Finally, Camille in conjunction with Nicolas Sauger [18.55] has looked at the impact of majority bonus systems on electoral competition and representative outcomes.

Check out this episode!


In this episode, I am speaking with Professor Pippa Norris about her work on electoral integrity.


Pippa Norris, is the Paul F. McGuire Lecturer in Comparative Politics at the John F. Kennedy School of Government, Harvard University, ARC Laureate Fellow and Professor of Government and International Relations at the University of Sydney, and Director of the Electoral Integrity Project.


Pippa has published almost fifty books. Most recently these books focus on electoral integrity. with Electoral Integrity (2017 Cambridge), Election Watchdogs (ed. 2017 Oxford), Why American Elections are Flawed (2017 Cornell), Cultural Backlash: Trump, Brexit and Authoritarian-Populism (2018 Cambridge, with Ronald Inglehart) and Electoral Integrity in America (ed. 2018 Oxford University Press).


Pippa talks about
  • key features of electoral integrity
  • factors which support or hinder electoral integrity
  • why the United States is at the bottom of the ‘scoreboard’ amongst Western democracies in regard to electoral integrity and
  • how different electoral systems impact on the representation of minorities and women.


Check out this episode!

Welcome to episode four of season three of Real Democracy Now! a podcast. This episode is also the 43rd episode of the podcast and the first one since the first birthday of the podcast last week. To help celebrate the podcast’s birthday I’d appreciate it if you could share either your favourite episode of the podcast or the podcast generally with someone you think would find it interesting.
Today’s episode is about electoral reform with Dr Alan Renwick, Deputy Director of the Constitution Unit at UCL in London. Alan’s expertise lies mainly in the areas of electoral systems, referendums, and other modes of engaging the public in decision-making processes, such as citizens’ assemblies. His research is comparative: besides the UK, his recent projects have included all European democracies as well as New Zealand, Japan, and Canada. In addition to numerous journal articles, chapters and reports he is the author of two books about electoral reform: A Citizens’ Guide to Electoral Reform and The Politics of Electoral Reform: Changing the Rules of Democracy.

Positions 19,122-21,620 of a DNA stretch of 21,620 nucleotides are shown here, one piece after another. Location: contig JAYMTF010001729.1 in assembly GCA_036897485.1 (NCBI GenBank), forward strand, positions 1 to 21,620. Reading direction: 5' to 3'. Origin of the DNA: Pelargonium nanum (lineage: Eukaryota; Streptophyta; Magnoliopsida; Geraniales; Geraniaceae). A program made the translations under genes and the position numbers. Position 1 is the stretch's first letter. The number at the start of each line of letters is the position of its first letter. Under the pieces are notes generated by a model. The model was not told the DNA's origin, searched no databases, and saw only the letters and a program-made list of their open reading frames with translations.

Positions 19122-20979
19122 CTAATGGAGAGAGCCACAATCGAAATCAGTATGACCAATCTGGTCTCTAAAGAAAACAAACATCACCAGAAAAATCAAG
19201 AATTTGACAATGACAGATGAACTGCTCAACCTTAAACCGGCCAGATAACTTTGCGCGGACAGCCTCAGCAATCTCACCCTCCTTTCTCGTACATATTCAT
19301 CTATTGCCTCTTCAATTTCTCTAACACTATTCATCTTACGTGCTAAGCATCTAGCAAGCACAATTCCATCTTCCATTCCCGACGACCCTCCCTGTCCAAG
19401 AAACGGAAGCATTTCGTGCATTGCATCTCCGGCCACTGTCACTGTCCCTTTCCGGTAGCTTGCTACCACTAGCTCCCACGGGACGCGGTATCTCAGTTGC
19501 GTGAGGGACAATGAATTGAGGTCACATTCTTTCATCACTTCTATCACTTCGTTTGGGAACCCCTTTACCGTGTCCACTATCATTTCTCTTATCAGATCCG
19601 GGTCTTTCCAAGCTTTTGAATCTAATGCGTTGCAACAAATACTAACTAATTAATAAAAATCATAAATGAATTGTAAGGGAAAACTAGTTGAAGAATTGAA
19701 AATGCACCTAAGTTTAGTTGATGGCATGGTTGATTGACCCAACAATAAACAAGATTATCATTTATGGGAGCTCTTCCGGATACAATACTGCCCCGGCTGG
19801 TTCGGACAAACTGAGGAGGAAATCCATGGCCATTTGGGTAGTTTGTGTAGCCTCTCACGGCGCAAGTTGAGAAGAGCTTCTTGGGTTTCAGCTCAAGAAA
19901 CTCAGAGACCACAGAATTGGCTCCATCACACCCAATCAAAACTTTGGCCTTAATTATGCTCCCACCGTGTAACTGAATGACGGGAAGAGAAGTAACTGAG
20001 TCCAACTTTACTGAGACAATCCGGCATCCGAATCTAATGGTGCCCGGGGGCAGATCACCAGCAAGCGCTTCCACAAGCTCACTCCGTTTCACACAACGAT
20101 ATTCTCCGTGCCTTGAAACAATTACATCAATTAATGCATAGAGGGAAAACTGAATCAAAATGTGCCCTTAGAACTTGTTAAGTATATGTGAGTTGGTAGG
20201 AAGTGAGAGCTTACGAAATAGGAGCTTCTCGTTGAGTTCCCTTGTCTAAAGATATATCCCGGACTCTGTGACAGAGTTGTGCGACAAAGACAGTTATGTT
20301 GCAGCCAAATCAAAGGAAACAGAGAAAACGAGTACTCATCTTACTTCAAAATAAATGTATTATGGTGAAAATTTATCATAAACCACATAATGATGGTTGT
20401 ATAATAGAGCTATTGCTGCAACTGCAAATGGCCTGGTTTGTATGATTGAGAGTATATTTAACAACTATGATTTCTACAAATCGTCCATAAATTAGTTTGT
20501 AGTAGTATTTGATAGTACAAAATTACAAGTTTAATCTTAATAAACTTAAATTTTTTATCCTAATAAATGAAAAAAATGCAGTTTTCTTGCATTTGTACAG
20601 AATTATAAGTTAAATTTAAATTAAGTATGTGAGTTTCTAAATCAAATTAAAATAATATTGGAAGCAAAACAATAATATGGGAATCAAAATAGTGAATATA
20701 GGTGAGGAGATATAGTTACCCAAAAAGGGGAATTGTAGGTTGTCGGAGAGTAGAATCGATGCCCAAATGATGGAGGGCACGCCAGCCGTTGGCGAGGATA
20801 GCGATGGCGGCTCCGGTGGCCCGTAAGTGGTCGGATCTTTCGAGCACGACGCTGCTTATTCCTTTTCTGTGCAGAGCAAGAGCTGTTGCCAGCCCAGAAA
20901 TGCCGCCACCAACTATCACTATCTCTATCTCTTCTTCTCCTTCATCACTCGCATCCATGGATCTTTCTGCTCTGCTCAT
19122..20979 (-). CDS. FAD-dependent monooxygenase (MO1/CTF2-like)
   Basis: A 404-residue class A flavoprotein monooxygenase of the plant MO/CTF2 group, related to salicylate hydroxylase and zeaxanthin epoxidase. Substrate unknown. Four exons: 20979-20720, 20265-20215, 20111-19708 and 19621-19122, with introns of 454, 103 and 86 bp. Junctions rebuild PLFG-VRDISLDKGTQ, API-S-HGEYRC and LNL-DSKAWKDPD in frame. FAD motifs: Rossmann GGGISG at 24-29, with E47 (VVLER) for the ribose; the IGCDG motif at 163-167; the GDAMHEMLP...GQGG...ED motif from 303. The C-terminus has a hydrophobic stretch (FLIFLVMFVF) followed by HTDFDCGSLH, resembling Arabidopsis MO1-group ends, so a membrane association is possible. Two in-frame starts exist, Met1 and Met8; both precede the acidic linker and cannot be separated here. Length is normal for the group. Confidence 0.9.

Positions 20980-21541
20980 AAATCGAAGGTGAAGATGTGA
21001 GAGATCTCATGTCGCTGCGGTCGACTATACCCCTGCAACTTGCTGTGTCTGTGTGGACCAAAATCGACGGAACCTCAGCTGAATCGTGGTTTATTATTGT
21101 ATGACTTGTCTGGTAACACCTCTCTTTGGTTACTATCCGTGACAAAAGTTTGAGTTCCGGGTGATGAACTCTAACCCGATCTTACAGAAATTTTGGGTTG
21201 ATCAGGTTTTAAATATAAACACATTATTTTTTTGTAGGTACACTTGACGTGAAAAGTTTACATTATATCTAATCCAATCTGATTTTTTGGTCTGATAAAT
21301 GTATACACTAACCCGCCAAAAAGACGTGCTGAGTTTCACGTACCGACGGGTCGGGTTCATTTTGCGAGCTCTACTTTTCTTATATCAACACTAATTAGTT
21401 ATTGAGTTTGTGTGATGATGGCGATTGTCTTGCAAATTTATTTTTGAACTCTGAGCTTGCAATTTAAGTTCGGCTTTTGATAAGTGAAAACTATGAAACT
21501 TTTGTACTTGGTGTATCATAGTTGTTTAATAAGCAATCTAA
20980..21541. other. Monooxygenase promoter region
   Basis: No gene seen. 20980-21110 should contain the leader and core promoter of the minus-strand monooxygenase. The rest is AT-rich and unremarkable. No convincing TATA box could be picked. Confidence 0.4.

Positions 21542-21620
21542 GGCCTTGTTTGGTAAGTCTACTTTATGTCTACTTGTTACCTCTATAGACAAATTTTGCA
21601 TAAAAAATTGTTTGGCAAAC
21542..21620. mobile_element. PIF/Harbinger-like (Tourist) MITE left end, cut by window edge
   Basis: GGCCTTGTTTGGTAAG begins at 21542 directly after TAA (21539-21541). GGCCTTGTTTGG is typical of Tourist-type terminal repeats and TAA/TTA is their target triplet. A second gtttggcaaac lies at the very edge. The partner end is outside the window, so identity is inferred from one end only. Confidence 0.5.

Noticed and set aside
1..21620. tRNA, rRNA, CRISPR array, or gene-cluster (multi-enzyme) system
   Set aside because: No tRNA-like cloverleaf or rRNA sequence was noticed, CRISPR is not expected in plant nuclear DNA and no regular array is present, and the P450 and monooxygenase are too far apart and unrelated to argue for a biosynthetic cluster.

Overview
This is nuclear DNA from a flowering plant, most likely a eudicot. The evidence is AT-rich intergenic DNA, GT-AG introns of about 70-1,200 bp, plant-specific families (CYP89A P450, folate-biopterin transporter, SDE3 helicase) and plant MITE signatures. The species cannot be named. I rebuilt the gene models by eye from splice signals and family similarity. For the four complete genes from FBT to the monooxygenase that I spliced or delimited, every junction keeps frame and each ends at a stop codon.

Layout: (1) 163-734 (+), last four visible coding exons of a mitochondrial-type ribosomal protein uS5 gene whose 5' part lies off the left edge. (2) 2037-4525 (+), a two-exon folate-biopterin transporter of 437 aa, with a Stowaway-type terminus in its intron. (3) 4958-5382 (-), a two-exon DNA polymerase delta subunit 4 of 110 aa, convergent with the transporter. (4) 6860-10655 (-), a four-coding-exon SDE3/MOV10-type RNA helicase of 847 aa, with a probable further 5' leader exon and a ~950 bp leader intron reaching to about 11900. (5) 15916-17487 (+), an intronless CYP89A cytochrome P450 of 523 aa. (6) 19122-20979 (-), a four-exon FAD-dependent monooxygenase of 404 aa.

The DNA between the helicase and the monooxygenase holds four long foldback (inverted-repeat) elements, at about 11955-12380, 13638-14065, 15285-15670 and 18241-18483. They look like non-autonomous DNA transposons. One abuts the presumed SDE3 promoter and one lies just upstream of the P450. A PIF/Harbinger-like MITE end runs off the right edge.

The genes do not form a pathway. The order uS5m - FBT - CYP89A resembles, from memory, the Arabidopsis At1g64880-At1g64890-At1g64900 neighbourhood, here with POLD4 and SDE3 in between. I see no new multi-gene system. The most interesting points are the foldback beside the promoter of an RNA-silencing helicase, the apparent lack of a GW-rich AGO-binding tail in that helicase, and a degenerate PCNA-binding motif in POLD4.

Thanks for joining me today. In the next episode I’ll be talking with Professor Pippa Norris about electoral integrity.
I am currently putting together interviews about electoral systems around the world and so far I’ve interviewed people about India, South and Southern Africa, Australia, Asia and the South Pacific and New Zealand.
I would also like to interview someone about electoral systems in Latin America but have not been successful in finding the right person to do this. If you know someone who you could fill this gap please introduce them to me via email at

Check out this episode!

Welcome to episode 3 in Season 3 of Real Democracy Now! a podcast. Season 3 is about elections, electoral systems, electoral reform and alternatives. In this episode I’m speaking with Professor John Gastil. John is a Professor in the Communication Arts and Sciences and Political Science at the Pennsylvania State University as well as a Senior Scholar in the McCourtney Institute for Democracy. He studies political deliberation and group decision making across a range of contexts.
Recently John and Erik Olin Wright, as part of the Real Utopias project, held a three-day workshop called Legislature by Lot. Thanks to David Schecter I was able to interview John shortly after this workshop to learn more about what was discussed. Here is a copy of the agenda for the workshop which includes the attendees.
John described this workshop as ‘a deliberation about deliberation’.
John spoke about